What Lansley doesn't understand is that the change is school food was never about "nagging" kids to improve their eating habits. It was always about providing good quality tasty nutritious food to show them that the tasty option was also the healthy option. Sadly the high cost of some school meals, the terrible queuing, the lack of time to eat them mean that school meal uptake hasn't increased as dramatically as I would like. The answer is though to overcome those obstacles - not to get a cheap headline criticising jamie Oliver.
Posted by Jackie at 8:33 PM
Monday, June 28, 2010
Have a look at how one London borough is changing teenage eating habits at lunchtime
Posted by Jackie at 8:12 PM
Friday, June 25, 2010
Ofsted have been carrying out an special inspection of school food in the UK.They have visited a group of schools to check schools are meeting the nutritional standards for meals and to look at school food policies. They have talked to children about the whole lunch time experience.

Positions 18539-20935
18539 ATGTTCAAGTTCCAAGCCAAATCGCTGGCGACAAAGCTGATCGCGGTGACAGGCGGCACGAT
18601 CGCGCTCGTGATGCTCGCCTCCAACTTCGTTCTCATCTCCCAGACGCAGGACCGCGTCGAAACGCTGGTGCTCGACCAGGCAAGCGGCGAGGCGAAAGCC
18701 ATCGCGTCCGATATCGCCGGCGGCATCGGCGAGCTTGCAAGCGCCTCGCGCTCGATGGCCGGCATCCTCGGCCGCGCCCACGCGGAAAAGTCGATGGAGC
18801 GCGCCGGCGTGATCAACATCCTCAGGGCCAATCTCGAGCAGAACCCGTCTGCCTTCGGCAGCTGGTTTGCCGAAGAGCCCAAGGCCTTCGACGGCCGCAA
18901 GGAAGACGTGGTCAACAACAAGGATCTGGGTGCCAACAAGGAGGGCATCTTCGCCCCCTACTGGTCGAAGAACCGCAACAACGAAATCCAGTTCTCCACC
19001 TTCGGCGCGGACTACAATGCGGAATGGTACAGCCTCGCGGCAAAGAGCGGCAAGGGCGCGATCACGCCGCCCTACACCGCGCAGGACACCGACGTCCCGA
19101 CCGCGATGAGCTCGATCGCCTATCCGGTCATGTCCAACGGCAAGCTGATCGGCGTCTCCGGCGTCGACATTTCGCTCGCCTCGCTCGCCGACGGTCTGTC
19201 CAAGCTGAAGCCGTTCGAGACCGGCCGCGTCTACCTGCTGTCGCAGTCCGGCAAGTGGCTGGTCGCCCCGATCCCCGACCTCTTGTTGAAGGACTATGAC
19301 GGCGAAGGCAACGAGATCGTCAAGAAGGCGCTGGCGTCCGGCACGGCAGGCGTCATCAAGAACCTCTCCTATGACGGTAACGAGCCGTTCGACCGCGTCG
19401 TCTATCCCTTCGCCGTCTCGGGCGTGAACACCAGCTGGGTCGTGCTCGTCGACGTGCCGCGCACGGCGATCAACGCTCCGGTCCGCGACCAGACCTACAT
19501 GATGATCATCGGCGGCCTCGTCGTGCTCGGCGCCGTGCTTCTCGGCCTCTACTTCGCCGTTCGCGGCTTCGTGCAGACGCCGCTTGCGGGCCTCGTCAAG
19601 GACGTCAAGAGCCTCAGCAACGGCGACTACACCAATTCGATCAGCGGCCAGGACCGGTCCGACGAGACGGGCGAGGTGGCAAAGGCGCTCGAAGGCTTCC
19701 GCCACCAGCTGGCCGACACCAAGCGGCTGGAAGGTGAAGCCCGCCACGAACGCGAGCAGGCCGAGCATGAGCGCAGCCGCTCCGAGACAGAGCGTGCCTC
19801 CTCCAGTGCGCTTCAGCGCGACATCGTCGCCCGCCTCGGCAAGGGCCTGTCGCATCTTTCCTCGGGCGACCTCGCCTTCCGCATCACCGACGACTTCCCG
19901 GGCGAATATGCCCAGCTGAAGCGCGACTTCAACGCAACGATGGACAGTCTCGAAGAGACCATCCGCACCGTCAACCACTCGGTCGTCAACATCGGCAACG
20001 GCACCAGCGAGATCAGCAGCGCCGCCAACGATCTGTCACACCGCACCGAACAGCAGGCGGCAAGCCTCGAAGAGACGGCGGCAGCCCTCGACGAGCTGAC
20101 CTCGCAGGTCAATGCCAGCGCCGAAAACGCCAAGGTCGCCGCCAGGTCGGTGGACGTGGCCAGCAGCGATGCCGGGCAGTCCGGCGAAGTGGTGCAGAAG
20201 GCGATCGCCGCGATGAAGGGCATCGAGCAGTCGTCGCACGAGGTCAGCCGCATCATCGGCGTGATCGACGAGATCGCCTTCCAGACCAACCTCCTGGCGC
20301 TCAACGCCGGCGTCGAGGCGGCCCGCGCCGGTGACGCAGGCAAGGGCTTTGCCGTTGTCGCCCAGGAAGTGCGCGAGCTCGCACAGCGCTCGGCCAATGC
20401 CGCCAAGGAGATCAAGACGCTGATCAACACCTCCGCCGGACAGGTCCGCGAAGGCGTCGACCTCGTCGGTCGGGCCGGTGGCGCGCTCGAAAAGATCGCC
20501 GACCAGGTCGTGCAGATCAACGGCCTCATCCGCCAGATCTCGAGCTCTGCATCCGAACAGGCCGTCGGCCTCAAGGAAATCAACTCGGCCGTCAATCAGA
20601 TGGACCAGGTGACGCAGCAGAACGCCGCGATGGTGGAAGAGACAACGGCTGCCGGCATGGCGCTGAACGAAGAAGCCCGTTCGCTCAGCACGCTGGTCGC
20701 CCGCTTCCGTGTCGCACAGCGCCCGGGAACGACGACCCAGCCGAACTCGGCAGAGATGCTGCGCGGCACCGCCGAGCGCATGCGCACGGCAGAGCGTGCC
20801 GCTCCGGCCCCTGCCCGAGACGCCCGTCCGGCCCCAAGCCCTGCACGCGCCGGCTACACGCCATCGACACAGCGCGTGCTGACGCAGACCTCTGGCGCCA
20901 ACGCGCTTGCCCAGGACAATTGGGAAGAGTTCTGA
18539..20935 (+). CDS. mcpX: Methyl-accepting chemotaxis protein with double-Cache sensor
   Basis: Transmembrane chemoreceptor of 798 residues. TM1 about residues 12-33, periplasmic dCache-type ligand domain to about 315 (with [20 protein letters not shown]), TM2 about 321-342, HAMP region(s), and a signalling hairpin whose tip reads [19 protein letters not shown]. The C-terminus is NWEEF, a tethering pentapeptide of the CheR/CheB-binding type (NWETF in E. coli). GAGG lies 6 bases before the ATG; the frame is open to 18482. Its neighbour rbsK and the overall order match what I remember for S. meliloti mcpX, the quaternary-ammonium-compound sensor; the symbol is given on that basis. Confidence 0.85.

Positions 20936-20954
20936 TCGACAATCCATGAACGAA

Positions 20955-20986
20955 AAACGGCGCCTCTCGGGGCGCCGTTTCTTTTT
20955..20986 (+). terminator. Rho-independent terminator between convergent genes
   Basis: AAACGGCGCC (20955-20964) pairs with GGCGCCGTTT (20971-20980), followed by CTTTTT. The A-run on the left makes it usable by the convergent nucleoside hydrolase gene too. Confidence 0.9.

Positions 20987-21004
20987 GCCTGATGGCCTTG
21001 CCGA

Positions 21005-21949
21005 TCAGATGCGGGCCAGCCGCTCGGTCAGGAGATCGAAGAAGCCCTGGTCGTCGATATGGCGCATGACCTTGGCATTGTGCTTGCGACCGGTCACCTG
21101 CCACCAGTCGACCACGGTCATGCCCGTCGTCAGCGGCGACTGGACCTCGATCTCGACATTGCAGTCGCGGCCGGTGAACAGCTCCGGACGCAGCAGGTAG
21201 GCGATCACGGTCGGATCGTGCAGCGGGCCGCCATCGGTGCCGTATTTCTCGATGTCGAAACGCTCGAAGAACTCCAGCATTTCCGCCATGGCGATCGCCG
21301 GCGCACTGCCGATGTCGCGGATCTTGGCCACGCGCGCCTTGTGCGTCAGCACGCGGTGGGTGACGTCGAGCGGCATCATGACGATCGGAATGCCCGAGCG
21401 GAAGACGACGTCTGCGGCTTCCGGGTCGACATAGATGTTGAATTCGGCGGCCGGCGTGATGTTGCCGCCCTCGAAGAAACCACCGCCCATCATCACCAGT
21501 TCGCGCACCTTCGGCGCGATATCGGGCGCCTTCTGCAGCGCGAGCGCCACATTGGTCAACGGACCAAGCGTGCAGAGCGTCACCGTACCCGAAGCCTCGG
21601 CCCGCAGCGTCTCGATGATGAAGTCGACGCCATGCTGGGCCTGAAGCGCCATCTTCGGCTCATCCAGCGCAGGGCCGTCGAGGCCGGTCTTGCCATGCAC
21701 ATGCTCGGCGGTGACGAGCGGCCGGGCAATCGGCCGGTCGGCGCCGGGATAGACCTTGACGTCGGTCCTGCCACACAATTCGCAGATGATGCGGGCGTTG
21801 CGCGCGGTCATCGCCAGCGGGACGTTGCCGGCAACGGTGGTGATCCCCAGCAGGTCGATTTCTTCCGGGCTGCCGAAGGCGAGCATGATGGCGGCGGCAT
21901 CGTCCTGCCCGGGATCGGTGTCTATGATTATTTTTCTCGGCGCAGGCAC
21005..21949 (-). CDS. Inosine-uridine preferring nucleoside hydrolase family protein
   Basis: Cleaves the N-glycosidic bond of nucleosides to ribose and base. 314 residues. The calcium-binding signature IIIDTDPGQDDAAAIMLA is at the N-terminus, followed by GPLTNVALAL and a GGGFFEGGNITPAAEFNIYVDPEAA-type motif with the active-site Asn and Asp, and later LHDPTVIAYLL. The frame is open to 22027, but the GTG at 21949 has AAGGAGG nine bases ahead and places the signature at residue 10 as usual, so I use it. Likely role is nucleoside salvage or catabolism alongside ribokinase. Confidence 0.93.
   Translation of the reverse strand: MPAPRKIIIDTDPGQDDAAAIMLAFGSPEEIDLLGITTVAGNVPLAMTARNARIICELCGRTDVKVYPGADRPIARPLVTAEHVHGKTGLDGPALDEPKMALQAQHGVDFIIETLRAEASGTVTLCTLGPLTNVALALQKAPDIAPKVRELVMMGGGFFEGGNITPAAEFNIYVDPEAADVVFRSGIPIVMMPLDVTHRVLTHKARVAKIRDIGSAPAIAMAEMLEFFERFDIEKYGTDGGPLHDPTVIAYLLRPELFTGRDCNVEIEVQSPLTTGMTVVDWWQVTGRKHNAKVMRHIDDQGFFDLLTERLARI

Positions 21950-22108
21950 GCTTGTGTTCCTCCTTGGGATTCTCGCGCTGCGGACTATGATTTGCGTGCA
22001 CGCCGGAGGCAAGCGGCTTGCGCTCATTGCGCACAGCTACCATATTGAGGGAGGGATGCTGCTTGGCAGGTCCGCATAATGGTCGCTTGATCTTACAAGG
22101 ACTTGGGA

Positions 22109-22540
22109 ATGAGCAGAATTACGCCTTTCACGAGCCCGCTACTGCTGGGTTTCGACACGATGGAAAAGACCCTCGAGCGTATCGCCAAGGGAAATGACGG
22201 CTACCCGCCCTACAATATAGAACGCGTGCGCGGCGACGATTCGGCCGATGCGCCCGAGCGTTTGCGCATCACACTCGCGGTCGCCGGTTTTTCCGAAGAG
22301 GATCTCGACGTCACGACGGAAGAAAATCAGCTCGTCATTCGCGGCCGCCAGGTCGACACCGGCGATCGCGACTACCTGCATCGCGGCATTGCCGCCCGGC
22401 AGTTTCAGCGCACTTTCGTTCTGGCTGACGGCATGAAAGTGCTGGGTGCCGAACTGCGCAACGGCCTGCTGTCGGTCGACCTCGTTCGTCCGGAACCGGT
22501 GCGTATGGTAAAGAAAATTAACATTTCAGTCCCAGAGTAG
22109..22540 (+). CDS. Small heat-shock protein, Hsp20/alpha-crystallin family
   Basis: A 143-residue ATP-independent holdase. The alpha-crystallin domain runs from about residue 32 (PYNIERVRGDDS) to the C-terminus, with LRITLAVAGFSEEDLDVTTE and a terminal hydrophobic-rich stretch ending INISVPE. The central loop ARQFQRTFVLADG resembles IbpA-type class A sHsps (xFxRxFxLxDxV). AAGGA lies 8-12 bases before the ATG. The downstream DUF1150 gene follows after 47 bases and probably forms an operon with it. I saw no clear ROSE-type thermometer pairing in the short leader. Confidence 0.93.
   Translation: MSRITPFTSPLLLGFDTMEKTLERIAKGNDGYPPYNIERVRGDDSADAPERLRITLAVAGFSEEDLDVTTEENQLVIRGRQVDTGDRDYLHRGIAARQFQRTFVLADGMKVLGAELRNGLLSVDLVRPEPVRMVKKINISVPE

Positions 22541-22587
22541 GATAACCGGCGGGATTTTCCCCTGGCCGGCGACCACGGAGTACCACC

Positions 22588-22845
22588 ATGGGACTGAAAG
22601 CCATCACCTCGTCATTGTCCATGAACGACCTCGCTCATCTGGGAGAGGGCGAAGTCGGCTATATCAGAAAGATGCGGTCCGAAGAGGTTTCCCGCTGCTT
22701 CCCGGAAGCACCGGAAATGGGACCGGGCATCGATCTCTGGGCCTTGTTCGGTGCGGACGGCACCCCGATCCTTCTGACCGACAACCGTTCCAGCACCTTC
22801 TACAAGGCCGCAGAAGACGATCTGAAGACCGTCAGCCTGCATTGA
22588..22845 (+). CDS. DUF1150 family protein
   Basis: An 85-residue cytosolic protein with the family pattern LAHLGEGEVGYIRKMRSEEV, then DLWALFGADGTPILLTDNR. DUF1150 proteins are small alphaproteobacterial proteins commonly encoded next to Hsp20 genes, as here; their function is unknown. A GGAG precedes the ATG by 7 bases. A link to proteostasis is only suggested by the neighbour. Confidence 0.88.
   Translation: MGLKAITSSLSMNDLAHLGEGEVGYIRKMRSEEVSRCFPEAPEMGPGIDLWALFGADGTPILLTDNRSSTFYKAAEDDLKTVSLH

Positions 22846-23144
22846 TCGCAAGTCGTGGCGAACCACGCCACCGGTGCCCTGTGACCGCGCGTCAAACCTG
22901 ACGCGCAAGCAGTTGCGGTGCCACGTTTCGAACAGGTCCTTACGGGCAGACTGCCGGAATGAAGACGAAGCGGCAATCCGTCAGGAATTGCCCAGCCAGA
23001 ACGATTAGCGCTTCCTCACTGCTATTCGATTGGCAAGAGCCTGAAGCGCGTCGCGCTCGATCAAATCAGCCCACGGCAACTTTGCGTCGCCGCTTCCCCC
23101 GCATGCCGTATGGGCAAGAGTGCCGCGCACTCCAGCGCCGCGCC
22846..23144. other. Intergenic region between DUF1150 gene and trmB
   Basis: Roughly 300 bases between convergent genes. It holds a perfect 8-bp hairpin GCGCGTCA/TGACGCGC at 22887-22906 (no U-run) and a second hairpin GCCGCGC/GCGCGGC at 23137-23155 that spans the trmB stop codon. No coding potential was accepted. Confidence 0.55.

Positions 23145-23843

The good news is that most schools are well on their way to meeting the standards. However they did identify some primary schools that were struggling to provide enough fruit in the menus and issues with some secondary schools offering fried food too often. So not perfect but a dramatic improvement on the quality of food from 5 years ago.
Ofsted have picked up on the problem of costs of school meals and healthy packed lunches. From their discussions with parents it became clear that it was not lack of knowledge about healthy eating that led to unhealthy packed lunches but cost and access to fresh fruit and veg in local shops.